What’s ad-hominem about it? Are you serious?
        You are not trying to discredit my ideas, you are trying to discredit me as a person with that question. If you wanted only to address my points, why would you even ask such a question?

      • Avi
        April 11, 2010, 5:52 pm

        You seriously need to read up on the definition of ad hominem. You’re clearly confused.

    • Shingo
      April 11, 2010, 5:10 pm

      “Desmond Tutu is perhaps not aware that the US is a super racist country.”

      There is racism yes, but the racism isn’t written into the state’s laws like in Israel.

      “Does he know that there is a huge difference in the SAT scores of blacks and whites?”

      Is it as big as scored between Ashkenazi and Sephardicand Ethiopian Jews?

      “And as usual, the people on this blog are not interested in the rampant racism in their country, but want to deal with Israel.”

      We had a civil right smovement, and under our laws, it’s illegal to descriminate basedon race or religion. Your country has based it’s identity on racist and degergation, so yes, we will continue to talk about your vile, racist, apartheid state.

      You don’t have to join in if you don’t want to.

  5. David Samel
    April 11, 2010, 11:51 am

    While Tutu’s entire letter is a masterpiece, and it is difficult to highlight any portion without doing a disservice to the remainder, I found this passage especially meaningful: “It is no more wrong to call out Israel in particular for its abuses than it was to call out the Apartheid regime in particular for its abuses. To those who wrongly accuse you of unfairness or harm done to them by this call for divestment, I suggest, with humility, that the harm suffered from being confronted with opinions that challenge one’s own pales in comparison to the harm done by living a life under occupation and daily denial of basic rights and dignity.”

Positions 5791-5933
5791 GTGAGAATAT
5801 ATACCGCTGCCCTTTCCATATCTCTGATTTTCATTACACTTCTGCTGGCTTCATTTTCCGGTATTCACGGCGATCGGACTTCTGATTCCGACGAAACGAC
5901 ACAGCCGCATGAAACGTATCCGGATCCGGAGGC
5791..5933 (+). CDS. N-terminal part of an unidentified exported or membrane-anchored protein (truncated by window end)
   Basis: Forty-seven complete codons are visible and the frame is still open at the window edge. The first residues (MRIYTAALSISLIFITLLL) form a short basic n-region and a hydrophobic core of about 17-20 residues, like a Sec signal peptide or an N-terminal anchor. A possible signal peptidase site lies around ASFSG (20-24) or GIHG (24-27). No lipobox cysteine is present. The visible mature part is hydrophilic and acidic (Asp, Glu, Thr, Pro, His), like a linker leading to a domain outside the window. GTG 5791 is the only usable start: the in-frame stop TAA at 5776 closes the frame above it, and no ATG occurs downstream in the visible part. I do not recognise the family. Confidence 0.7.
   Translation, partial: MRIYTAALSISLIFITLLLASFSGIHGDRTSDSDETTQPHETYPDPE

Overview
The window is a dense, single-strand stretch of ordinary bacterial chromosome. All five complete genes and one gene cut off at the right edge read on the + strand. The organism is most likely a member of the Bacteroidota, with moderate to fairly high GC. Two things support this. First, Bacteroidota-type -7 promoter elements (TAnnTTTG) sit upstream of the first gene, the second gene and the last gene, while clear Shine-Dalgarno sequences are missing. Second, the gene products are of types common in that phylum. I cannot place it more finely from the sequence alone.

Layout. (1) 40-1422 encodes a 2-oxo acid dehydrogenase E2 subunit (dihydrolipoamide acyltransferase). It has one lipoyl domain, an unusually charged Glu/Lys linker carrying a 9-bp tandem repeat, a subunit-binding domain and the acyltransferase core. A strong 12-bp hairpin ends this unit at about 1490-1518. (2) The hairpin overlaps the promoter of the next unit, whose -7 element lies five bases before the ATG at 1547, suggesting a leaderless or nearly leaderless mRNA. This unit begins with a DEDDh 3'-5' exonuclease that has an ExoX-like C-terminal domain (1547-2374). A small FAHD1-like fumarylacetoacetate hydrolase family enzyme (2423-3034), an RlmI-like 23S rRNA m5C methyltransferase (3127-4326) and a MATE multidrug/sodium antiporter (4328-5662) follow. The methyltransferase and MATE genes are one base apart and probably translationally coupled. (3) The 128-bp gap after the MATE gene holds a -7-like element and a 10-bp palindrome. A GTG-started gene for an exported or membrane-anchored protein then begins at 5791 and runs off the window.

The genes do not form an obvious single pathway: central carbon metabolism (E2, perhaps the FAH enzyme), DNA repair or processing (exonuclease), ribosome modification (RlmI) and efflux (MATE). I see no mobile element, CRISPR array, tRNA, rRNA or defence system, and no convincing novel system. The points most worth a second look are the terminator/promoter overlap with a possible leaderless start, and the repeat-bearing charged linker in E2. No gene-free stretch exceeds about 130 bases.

Just as significant: “True peace must be anchored in justice and an unwavering commitment to universal rights for all humans, regardless of ethnicity, religion, gender, national origin or any other identity attribute. ” In 2010, one would expect that this would appear to be an anachronism from an earlier era, a sentiment so obvious that its repetition at this late date would be almost embarrassing. But what is remarkable about this conflict is that the Israeli viewpoint, fully endorsed by the most powerful nation in the world, not only is indifferent to true equality but completely antagonistic to it. It is a shame that anyone could read Tutu’s statement and feel that Israel represents a legitimate exception to this simple, universal truth. There is indeed an irreconcilable conflict between Israel’s actions (and even Zionist theory) and the notion of ethnic equality, and the biggest difference of opinion is over which one should triumph.

    Tutu’s beautifully formulated letter would make a difference to anyone with an open mind. Let’s hope it reaches the widest circulation possible.

    • Avi
      April 11, 2010, 3:14 pm

      To those who wrongly accuse you of unfairness or harm done to them by this call for divestment, I suggest, with humility, that the harm suffered from being confronted with opinions that challenge one’s own pales in comparison to the harm done by living a life under occupation and daily denial of basic rights and dignity.”

      Yes.

  6. eee
    April 11, 2010, 12:08 pm

    Tutu is a great man?
    Why then doesn’t the South African government lead the effort in BDS? Why can’t he convince the ANC to BDS Israel? You know actions speak louder than words.
    Instead of writing platitudes to people in Berkley, how about making your own country follow your preaching? Or can your own people see right through your BS?

    • Chaos4700
      April 11, 2010, 12:10 pm

      I wasn’t aware that South Africa converted and became a Roman Catholic theocracy.

      • eee
        April 11, 2010, 12:26 pm